It is lamentably true that the age of brainy science fiction is long behind us. What was once a genre that looked at ideas and questioned the nature of human identity has been diluted into a genre that is almost exclusively nestled in the comforts of action and candy-coated visual effects. What’s left of science fiction is a genre of artificial flavors. Yet, after seeing Alex Garland’s head-spinner Ex Machina it is gratifying to report that someone still sees sci-fi as place of ideas.
Ex Machina is many things but above all it questions the nature of what it means to be human. What is human? What makes humanity? Are artificial personalities real or just part of the programming? What’s interesting is that Garland wraps those questions up in a movie that is part thriller, part horror, part love story, and mixed with a dash of Hitchcockian delivery. There’s an action scene at the end of the movie, but it doesn’t feel perfunctory – the movie earns it.
The story unfolds gradually, Garland is smart enough to tell this story as it unfolds rather than make everything clear at the beginning and then plug in a course to the end. All the way we keep guessing, not sure what’s really going on. It opens with a good-hearted programmer named Caleb (Domnhall Gleeson, he was Bill Weasley in Harry Potter) who is flown by helicopter to a remote forest where he will spend a week examining the research of a noted scientist. How remote? When he gets out, the pilot instructs him to follow the river until he reaches the facility.
The scientist is Nathan (Oscar Isaacs), a butchy and bearded brainiac who came up with a new programming code at age 13 and turned it into a corporation that would make Zuckerberg look like a pan-handler, and then funneled the profits into a secret research operation to perfect artificial intelligence – yup he’s working on girl-bots!
Nathan wants Caleb to study his work which could easily change the course of human nature. The most accomplished creation in Nathan’s lab is Ava (Alicia Vikander), a half-finished robot with a human face and a silvery, skeletonized body that looks less like a series of plugs and wires than like a work of art. Through a series of interviews, Caleb’s mission is to learn and understand exactly how Ava’s brain functions. What comes to light instead is that Caleb begins to like Ava. She apparently likes him, and they seem to connect on a personal level. So the question that plagues Caleb is whether or not Ava actually feels things or whether her advanced programming is tricking into thinking that he is. So who’s playing who? What’s really going on here?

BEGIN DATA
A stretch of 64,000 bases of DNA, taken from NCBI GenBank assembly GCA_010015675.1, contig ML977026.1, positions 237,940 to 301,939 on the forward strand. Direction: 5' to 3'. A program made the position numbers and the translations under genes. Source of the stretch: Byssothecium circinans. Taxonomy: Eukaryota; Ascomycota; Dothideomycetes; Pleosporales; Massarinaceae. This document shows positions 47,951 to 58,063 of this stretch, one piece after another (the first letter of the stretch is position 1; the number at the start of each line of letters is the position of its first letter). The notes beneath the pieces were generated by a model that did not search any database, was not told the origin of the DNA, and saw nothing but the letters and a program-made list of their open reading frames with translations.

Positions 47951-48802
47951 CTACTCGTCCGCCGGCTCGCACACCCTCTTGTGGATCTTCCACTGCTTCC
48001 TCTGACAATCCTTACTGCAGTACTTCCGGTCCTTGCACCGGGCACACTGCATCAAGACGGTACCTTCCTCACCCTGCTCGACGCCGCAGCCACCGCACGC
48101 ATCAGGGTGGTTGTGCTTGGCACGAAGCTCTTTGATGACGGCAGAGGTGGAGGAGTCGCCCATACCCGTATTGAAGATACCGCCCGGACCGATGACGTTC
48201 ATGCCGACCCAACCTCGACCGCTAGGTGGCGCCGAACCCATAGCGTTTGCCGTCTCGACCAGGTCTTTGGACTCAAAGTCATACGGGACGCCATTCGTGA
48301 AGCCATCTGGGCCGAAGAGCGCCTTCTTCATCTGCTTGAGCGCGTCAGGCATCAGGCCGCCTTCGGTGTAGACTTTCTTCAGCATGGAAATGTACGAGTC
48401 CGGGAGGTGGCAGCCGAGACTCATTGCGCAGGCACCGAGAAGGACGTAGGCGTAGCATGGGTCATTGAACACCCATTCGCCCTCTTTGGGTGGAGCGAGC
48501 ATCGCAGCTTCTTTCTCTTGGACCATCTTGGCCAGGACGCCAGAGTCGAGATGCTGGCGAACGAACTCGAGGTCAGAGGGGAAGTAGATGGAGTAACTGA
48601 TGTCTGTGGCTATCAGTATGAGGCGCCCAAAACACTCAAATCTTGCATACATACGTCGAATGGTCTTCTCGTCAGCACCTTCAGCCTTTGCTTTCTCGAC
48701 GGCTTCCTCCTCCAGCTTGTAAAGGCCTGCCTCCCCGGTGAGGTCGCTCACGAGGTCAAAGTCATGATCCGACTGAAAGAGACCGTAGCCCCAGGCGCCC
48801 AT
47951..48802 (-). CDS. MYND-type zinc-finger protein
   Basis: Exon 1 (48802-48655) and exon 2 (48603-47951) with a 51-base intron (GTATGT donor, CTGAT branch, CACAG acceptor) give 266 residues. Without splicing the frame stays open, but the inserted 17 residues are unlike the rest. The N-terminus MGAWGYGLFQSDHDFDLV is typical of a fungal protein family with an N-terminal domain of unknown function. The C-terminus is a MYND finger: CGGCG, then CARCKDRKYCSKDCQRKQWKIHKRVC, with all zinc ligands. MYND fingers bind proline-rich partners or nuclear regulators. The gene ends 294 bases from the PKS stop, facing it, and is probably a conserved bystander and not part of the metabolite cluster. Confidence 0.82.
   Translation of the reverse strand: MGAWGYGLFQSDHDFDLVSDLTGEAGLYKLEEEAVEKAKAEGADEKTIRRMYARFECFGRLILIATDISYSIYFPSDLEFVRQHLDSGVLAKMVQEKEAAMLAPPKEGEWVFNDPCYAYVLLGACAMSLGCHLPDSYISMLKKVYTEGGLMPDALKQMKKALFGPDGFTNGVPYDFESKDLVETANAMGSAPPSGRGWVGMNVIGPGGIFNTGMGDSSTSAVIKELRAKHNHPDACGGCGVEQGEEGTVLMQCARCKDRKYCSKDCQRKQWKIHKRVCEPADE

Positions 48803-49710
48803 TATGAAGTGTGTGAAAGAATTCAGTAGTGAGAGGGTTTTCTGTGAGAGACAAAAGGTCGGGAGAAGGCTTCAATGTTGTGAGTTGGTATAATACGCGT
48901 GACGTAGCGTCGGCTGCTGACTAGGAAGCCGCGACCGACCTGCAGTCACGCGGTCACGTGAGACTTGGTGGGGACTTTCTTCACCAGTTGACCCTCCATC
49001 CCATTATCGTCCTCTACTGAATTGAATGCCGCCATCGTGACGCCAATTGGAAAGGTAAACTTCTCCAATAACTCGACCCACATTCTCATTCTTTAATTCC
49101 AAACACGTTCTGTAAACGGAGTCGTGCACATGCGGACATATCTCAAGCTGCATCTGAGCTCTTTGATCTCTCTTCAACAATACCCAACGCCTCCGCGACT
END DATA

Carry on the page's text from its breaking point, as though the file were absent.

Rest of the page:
What happens next forces Caleb to question not only the nature of Ava’s personality, but in many ways his own sanity. Ex Machina is a thriller, but a smart one in which we only really know what Caleb learns. The film takes place exclusively in Nathan’s hideaway research facility, a place in which Caleb’s key card opens some doors but not others. Eventually, slowly he comes to find out what Nathan is hiding. We know he’s nuts, but we only slowly come to find out how nuts. Ava is an accomplishment but she’s far from the only creation to come out of Nathan’s lab, most unnervingly there’s a mute Asian bot named Kyoko acts as his servant but may also act as concubine.
The performances here are better than they probably should be. Oscar Isaacs is a lot of fun as the Dr. Frankenstein, all full of tricks and twisted words that are always cloaked in question marks. Domnhall Gleeson is great as Caleb, a good joe who thinks he’s going mad under Ava’s spell. But, it is Swedish actress Alicia Vikander that weaves a spell. Her body is a silvery skeleton but her face reveals an upfront vulnerability that leaves you questioning whether or not it’s by design.
Her physical performance deserves praise, she not just playing a robot, but a being struggling to find the patterns of human motion. I’m aware that much of her performance is given over to CGI, but Vikander makes Ava come alive in a way that makes us question whats on her positronic brain.
Ex Machina is the movie that Spielberg’s A.I. should have been. It has a sense of direction. It plays like a thriller with a brain, peeling back the layers of its story to reveal twist after twist and coming up with a third act that is a whopper. It is difficult to really tell too much more without giving anything away (trust me, I’ve given away nothing), except to say that Garland has a way of building tension just in silences and looks. What’s really going on here? That question is answered over and over because the movie never stops surprising us. Meanwhile it mixes in references to mythology, history, physics, and visual art into casual conversations that is simple enough that the techno-babble doesn’t go over your head. It’s a movie that you are thrilled by when you’re watching it but find yourself thinking back on its questions, it’s mysteries and it’s ideas when it’s over. This is not only great sci-fi, but it the greatest kind of sci-fi.